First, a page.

Life has become a balancing act for Adonis Creed. Between personal obligations and training for his next big fight, he is up against the challenge of his life. Facing an opponent with ties to his family’s past only intensifies his impending battle in the ring. Rocky Balboa is there by his side through it all and, together, Rocky and Adonis will confront their shared legacy, question what’s worth fighting for, and discover that nothing’s more important than family. “Creed II” is about going back to basics to rediscover what made you a champion in the first place, and remembering that, no matter where you go, you can’t escape your history. (from Warner Bros.)
2015’s Creed expanded the beloved Rocky franchise by following the blooming career of the son of one of Rocky Balboa’s greatest adversaries and friends, Apollo Creed. Michael B. Jordan stepped in the ring as Adonis (“Donny”) Johnson, an angry young man who loved to fight but wanted to make a name for himself apart from his father’s legacy. He had grown up without a family, but Apollo’s widow, Mary Anne Creed, took Adonis in to raise him and give him the love and support he needed. The 2015 film also saw Adonis seeking out his father’s old rival-turned-friend, Rocky, and enlisted his help to train him and shape him into a winning fighter. The first film ended with a draw between Donny and an undefeated champ, proving his potential for bigger things.
Creed II opens up some time later. We don’t really know exactly how much time has passed, but it’s been just long enough for Donny to win the title as the new Heavyweight Champion of the World. This kind of success doesn’t go unnoticed, and a ghost of his father’s past comes to haunt him in the form of Ivan Drago (played once again by Dolph Lundgren)–the Russian who had not only defeated his father in the ring in 1985’s Rocky IV, but had killed him in the process. In recent years, Ivan has been training his own son, Viktor, to be strong enough to change history and take on the Heavyweight Champion. What’s interesting about how the Drago story is handled, too, is that we learn that Ivan had been disgraced by his loss to Rocky in the 80’s. He lost everything, including his wife (Brigitte Nielsen reprises her role here too), and he used that motivation to turn his son into an intense 6-foot-4″ fighting machine. Donny barely has a chance to enjoy his victory before Drago challenges the belt.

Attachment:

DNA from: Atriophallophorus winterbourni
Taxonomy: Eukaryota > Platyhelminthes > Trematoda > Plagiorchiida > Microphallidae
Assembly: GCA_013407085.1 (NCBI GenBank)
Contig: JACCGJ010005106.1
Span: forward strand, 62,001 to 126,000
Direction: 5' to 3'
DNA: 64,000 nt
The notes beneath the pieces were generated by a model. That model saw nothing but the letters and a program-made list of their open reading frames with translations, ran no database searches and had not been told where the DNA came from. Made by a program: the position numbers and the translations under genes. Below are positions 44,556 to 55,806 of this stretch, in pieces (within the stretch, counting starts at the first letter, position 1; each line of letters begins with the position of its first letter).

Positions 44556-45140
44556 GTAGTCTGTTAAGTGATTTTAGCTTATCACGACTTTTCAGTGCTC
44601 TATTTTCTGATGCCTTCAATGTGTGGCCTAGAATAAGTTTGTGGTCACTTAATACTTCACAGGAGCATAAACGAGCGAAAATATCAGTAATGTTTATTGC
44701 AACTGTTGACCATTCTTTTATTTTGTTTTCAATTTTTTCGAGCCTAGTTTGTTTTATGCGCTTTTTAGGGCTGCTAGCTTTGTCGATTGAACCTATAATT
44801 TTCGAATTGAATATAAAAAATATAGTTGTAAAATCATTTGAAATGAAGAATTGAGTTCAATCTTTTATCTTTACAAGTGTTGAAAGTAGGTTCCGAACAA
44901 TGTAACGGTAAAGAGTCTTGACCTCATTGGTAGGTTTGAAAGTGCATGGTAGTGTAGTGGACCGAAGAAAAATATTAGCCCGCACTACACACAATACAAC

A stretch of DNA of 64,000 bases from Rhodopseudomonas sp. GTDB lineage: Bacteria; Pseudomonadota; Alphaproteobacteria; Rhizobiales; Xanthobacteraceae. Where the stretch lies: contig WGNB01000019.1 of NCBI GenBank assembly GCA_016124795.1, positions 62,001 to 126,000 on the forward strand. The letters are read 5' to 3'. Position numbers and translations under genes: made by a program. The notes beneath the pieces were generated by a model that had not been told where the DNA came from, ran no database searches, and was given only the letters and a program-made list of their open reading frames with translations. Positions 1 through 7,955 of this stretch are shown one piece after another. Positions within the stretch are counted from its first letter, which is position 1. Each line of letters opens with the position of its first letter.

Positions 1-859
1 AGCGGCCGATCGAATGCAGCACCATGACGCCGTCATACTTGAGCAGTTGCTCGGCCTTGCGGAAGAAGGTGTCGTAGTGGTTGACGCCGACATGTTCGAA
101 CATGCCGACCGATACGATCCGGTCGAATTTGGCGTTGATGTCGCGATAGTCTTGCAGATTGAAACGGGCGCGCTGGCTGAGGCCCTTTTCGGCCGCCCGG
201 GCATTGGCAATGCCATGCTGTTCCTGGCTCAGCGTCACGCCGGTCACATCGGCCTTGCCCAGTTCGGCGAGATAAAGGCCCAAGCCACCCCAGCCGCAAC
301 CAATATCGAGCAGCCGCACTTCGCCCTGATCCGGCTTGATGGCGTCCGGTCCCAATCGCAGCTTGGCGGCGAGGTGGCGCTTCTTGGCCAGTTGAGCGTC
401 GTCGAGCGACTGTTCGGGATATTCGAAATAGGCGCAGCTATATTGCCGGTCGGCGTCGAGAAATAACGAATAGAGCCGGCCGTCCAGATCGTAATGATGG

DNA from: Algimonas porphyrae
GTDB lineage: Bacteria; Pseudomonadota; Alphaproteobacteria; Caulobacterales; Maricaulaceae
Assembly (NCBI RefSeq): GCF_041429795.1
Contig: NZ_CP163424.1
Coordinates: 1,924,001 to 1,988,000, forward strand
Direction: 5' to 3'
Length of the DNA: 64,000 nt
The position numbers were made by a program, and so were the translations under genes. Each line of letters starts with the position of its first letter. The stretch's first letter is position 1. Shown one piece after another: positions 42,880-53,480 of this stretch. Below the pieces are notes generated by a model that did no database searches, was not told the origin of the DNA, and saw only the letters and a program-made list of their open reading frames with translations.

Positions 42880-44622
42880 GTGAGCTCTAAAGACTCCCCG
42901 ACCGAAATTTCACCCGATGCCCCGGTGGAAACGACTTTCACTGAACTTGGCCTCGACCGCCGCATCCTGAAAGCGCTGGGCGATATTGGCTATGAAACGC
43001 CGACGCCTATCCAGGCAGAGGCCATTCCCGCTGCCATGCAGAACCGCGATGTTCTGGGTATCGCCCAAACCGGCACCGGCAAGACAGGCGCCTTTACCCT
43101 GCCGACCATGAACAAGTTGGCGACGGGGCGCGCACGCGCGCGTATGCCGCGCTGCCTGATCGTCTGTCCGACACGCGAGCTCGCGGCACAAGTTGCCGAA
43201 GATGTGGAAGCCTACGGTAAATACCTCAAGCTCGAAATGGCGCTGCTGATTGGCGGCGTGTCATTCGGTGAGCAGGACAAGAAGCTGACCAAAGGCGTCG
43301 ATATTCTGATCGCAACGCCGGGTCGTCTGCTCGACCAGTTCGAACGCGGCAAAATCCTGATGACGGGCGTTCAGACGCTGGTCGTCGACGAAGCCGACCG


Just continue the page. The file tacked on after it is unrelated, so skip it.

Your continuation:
Newcomer Florian Munteanu portrays Viktor Drago, and what’s interesting about this character is he is not just an adversary to fight; Viktor carries with him a great deal of expectation and baggage. He’s been trained by his father mercilessly for years to shape him into a weapon to win back–not only the title–but the family’s dignity. Ivan has all the while been fueling Viktor’s rage with a sense of guilt and obligation, using the fact his mother left them both as some reason to fight for the belt. But Florian actually wears the pain and disappointment believably. Munteanu actually makes you feel for Viktor. If anything, he comes off as an abused pet that exists only to fight and win, whereas Donny carries around this arrogance that is hardly becoming. But that isn’t to say Donny doesn’t finally learn his lesson.
I rewatched the first Creed in preparation for watching Creed II, and I found myself liking it a lot more the second time around. I’m still no fan of Michael B. Jordan–in fact, he was by far my least favorite aspect of Black Panther–but he gives a far more rounded performance as Adonis. And in Creed II, at first, it seems like he hasn’t really grown much. But he does soon get his rear end handed to him, so to speak, which forces him to grow up–a lot. In fact, Creed II is a great story about fatherhood, family, and what that means to us. Not only is Donny learning about what it means to be a man for his fiance Bianca, but he’s getting ready for his own little family, while also having a father/son relationship with Rocky. Meanwhile, Rocky views Donny like a son and is trying to figure out how to patch things with his own estranged son, who he hasn’t seen in far too long. Then we have, on the other side of the spectrum, the unhealthy father/son relationship within the Drago family. There’s a lot to chew on here thematically, and director Steven Caple Jr. does a really good job balancing all of it. Of course, there’s plenty of predictability here, too, leaving some things to need to be neatly wrapped up at the end, and not sooner, but Caple handles it well regardless.